Want Your Debt Forgiven? Follow Your Dreams
It's one of the most common sources of consternation for recent grads starting their working lives: they know what jobs they want, but the burden of $20k+ creates pressure to shoot for a higher paying opportunity they're less passionate about. Hence, the tragic case of the aspiring inner city teacher who has to become an investment banker to make ends meet. (Ok, so maybe this case is not as common as people would make it seem, but you get the point.)
But new student debt forgiveness rules—Income-Based Repayment (IBR) and Public Service Loan Forgiveness (PSLF)—are designed to rectify this situation and encourage careers in public service. Moreover, the new standards may even help people who draw a low income but don't work in the public sector. As CNN Money explains:
Under certain circumstances, the federal government will reduce payments, and ultimately forgive all or part of an educational loan for those who choose a career in the military, volunteering, teaching or practicing law or medicine in low-income communities. And some may even be able to reduce their payments, based solely on their income and family size.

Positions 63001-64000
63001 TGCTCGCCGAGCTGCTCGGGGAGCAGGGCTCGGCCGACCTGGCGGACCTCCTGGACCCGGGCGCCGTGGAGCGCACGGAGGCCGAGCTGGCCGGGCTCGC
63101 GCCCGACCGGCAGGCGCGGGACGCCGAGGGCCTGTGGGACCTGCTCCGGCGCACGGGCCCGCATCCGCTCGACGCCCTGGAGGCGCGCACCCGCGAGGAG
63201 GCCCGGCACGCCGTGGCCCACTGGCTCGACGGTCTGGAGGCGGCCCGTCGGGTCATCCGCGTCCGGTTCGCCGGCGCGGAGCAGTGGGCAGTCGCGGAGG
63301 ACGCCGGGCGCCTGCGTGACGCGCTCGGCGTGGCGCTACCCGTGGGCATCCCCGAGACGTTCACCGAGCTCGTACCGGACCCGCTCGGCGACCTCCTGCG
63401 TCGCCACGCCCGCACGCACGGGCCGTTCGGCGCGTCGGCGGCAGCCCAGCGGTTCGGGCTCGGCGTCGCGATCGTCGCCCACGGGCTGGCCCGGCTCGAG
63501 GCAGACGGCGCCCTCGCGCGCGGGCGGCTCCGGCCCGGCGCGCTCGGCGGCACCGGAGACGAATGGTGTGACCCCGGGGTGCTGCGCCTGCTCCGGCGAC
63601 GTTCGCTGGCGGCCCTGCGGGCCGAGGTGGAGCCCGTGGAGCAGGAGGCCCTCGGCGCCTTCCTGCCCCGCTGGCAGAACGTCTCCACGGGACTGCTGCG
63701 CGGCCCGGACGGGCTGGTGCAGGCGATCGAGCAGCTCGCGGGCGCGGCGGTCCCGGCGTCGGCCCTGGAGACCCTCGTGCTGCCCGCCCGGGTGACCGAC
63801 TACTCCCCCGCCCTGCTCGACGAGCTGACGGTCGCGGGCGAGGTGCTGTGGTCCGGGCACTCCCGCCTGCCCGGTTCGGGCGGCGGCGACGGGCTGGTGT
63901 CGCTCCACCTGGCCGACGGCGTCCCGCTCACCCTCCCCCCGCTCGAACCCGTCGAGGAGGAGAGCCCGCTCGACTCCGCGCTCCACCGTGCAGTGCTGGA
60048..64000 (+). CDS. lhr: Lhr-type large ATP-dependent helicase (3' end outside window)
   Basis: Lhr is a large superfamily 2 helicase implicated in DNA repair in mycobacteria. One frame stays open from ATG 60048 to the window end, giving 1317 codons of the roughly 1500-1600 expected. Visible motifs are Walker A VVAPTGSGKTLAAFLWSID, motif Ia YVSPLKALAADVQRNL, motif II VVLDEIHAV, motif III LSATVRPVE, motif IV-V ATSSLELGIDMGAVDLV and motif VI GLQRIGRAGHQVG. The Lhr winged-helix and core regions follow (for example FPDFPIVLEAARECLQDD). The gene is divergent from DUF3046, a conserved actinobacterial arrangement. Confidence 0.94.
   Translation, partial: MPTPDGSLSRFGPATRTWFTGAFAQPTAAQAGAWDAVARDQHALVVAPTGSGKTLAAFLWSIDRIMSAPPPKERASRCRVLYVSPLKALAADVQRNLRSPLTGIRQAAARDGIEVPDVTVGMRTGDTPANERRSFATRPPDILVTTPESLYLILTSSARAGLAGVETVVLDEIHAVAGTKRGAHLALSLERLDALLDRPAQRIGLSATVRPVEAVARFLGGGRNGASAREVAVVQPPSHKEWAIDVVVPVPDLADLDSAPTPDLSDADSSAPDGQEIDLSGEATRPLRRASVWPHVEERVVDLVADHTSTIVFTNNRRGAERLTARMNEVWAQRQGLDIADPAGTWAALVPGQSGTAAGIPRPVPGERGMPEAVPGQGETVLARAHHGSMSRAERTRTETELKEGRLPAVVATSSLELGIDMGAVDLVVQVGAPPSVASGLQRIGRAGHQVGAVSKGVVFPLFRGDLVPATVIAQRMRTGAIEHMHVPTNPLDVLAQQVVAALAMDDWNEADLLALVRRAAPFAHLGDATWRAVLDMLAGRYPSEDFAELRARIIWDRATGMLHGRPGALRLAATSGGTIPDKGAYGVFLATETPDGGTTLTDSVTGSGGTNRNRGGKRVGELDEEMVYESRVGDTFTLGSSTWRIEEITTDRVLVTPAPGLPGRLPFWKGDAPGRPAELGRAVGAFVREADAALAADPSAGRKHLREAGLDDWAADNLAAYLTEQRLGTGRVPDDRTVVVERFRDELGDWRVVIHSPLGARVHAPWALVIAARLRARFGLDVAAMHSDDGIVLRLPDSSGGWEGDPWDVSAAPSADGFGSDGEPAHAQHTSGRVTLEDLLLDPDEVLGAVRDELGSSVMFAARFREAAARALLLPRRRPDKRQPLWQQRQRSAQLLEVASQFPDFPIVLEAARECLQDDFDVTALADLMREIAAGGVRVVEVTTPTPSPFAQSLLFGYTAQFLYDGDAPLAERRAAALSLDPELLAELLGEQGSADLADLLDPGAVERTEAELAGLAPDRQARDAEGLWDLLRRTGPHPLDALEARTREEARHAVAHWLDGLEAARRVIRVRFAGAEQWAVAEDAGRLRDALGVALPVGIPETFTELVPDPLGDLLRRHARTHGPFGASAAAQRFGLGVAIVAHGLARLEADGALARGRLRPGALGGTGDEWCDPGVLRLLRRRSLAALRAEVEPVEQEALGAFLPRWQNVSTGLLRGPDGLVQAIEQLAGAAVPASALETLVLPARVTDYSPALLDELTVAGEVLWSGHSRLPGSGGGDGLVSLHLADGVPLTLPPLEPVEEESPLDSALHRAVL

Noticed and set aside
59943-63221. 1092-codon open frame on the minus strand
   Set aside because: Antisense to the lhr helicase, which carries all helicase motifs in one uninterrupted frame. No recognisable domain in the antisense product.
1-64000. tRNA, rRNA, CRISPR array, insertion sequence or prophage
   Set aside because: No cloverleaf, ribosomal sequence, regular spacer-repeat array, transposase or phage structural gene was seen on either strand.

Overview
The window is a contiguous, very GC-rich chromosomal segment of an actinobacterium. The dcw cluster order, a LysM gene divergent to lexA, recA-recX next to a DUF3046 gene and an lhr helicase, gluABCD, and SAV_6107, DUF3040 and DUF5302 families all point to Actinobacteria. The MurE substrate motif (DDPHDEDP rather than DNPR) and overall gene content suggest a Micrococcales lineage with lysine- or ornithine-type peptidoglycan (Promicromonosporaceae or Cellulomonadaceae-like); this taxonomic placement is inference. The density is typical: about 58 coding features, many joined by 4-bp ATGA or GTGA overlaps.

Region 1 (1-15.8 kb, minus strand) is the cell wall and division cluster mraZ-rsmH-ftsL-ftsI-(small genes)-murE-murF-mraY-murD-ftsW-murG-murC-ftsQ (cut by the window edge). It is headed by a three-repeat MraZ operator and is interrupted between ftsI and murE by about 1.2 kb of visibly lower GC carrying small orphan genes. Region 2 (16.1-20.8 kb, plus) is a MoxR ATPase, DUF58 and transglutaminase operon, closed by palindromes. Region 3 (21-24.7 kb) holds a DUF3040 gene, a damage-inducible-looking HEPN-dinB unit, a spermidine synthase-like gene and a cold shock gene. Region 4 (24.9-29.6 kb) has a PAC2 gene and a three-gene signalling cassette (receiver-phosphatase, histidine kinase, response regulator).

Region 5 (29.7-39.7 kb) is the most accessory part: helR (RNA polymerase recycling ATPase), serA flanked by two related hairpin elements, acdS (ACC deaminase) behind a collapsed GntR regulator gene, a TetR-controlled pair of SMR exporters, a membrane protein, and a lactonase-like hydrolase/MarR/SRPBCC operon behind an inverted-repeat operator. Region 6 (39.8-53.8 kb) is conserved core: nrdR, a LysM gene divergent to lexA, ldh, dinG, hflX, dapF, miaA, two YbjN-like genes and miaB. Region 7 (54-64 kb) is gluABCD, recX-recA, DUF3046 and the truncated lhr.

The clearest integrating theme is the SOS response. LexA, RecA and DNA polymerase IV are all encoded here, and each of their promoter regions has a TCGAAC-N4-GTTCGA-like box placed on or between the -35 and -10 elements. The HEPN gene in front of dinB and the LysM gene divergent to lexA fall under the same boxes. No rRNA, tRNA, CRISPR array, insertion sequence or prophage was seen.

If you think you might be eligible for Income-Based Repayment (IBR), be sure to check out Ibrinfo.org, a great independent resource about federal student loan payment and forgiveness. The program begins July 1, 2009, and it helps borrowers keep their federal student payments under control with monthly payment caps based on income and family size. It's important to note that this is different from the Income Contingent Consolidation. This form of consolidation basically allows you to defer the bulk of your payments until you start making more money down the line, whereas the new Income-Based Repayment scheme actually includes forgiveness of a portion of your debt.
As always, the rules for who applies are somewhat convoluted, but a good rule of thumb is that if you make less than you owe each month, you definitely apply. Otherwise, use the IBR calculator to determine your eligibility.
The second program is Public Service Loan Forgiveness, which began in July 2008. IBRinfo.org explains that "if you're a teacher or work in government or at a nonprofit (501(c)(3)) organization, you might qualify for a new type of public service loan forgiveness after 10 years of eligible payments and employment." This extends the reach of prior forgiveness programs.
Needless to say, both of these programs come with all sort of fine print, so be sure to do your research. To apply for either the PSLF or IBR, call the US Department of Education at 1-800-557-7392.
With the private sector getting hit hardest by the current economic crisis, student debt forgiveness may just be another perk to a rewarding career in public service.